It manages the program. It motivates people through the communication stream. It measures the impact of the program and all in one wonderfully automated management.
Veanne: Patched up place.
Trish: Yes, exactly.
Veanne: Just make it easy.
Veanne: Yeah. Very nice. Very nice. Thanks so much for that. Thanks for sharing those stories with us.
Change Can Be Hard
Sarah: Yeah. So I have a question. So something that’s sort of been top of mind for me is that change is hard. Especially as we see organizations embracing things like a mentoring program or a professional development program or something like that. It’s hard for some folks. So I’m curious to know is that something that you all get involved with. When you are talking about like a sponsored company having their team embrace that change or participation in something like this.
Nancy: Yeah that’s a really important questions because I think any time you add something new or put something on people’s plates today they are already being asked to do too much in many cases.
Nancy: So people always say people aren’t going to change unless the benefit outweighs the risk. What we’ve found with our platform is when we link it to another objective that the success grows exponentially. So in most cases where we are most successful is when you’re talking about an individual’s career development. People listen.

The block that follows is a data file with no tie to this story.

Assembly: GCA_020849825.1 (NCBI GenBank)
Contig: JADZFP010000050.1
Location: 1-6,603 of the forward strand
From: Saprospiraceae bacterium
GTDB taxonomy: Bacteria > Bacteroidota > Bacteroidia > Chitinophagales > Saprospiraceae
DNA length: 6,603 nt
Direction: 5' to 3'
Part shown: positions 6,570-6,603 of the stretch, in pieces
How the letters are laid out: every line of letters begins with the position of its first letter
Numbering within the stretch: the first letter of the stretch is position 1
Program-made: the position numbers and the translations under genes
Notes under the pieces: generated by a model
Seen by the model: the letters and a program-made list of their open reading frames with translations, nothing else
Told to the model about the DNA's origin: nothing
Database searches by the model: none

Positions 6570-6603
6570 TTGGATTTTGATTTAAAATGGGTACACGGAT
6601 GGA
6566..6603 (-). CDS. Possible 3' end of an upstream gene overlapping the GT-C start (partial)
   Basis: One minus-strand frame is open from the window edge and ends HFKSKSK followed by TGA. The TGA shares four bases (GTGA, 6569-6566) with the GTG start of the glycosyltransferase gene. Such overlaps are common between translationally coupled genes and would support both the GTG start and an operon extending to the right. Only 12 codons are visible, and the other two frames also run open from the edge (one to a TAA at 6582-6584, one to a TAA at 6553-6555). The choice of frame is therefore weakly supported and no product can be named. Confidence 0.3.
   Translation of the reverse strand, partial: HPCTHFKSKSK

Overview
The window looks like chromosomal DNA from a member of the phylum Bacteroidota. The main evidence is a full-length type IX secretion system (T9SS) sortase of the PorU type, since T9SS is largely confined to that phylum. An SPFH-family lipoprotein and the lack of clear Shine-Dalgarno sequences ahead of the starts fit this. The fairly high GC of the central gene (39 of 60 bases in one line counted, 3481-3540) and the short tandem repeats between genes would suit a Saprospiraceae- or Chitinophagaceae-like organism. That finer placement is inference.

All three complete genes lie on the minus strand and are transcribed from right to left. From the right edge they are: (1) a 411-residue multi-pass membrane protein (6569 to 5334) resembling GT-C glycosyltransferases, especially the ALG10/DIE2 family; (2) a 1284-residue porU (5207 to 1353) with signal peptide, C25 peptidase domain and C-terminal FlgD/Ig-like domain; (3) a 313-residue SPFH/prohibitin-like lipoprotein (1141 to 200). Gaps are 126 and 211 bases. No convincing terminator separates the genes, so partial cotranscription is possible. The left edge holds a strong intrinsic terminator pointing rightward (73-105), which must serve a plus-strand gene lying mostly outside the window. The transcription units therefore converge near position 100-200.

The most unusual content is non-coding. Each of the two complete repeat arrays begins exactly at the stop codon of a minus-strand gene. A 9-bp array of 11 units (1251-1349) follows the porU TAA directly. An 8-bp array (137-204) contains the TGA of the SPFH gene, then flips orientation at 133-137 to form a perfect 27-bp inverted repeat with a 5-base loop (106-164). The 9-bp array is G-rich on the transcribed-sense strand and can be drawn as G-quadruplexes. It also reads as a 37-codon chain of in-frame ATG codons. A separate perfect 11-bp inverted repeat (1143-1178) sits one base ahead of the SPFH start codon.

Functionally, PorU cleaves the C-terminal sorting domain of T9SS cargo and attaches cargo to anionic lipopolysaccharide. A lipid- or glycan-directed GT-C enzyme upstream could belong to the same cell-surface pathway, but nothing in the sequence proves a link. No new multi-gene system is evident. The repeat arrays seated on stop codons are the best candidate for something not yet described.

Sarah: I should hope so.
Nancy: Yeah so if we can relate to people on that level. That’s where they engage and they want to be involved and they see that it’s about them.
Nancy: It’s the radio station right? WIIFM what’s in it for me? We all like to listen to that.
Sarah: I’ve never heard that.
Veanne: That’s great.
Sarah: That is a radio station.
Veanne: I think I’m going to start one now. It’s my next thing.
Sarah: Coming to your radio soon.
Veanne: Coming to you soon.
Sarah: Okay. So when you say objectives. More concretely do you mean are these typically tied to like a promotion cycle? Is it just for everybody? Or do you mean just sort of getting behind the story of this is to better you?
Nancy: It’s interesting because we have a broad application if you will among our clients of the way they use a platform and the reason they use it. In terms of mentoring. IT could be as simple as they want to automate an existing high level voluntary mentoring program where people sign up and they are paired based on criteria. It could also be that they want to use the mentoring program to pair people for leadership training and development pull through. In that circumstance the objective is very clearly aligned to the content for leadership training and development right? In other instances, a company might hire us to help them integrate new employees when they’ve done an acquisition because they want to accelerate the newly acquired company’s employees understanding of the new culture.